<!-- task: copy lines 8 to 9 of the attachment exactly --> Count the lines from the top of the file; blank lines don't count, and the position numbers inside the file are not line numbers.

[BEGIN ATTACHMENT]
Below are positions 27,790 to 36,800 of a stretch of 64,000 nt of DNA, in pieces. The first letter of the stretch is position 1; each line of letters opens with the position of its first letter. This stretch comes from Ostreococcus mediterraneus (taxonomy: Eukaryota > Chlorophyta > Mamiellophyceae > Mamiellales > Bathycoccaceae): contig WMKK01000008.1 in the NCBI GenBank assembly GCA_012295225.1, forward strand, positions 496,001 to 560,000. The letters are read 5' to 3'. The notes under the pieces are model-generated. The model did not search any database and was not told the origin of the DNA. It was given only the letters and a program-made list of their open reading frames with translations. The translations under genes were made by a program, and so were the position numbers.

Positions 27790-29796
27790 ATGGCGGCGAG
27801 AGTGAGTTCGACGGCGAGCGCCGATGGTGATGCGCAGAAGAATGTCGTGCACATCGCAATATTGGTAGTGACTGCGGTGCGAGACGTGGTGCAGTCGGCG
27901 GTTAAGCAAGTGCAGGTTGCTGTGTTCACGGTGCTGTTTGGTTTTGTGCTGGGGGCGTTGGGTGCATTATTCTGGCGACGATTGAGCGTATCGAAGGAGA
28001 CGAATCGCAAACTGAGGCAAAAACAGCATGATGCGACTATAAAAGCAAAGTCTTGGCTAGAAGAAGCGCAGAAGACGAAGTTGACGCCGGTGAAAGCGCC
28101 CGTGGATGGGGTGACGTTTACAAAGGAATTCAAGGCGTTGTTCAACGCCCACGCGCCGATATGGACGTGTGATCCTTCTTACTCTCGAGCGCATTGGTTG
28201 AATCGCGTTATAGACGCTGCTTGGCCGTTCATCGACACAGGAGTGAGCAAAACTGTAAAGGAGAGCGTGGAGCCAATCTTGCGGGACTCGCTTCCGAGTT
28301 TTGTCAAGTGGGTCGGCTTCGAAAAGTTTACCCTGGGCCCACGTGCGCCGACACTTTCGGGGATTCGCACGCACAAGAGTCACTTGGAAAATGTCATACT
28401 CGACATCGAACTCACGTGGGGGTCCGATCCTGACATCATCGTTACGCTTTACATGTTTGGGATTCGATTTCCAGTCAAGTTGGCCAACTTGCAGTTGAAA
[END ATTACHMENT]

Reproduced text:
28201 AATCGCGTTATAGACGCTGCTTGGCCGTTCATCGACACAGGAGTGAGCAAAACTGTAAAGGAGAGCGTGGAGCCAATCTTGCGGGACTCGCTTCCGAGTT
28301 TTGTCAAGTGGGTCGGCTTCGAAAAGTTTACCCTGGGCCCACGTGCGCCGACACTTTCGGGGATTCGCACGCACAAGAGTCACTTGGAAAATGTCATACT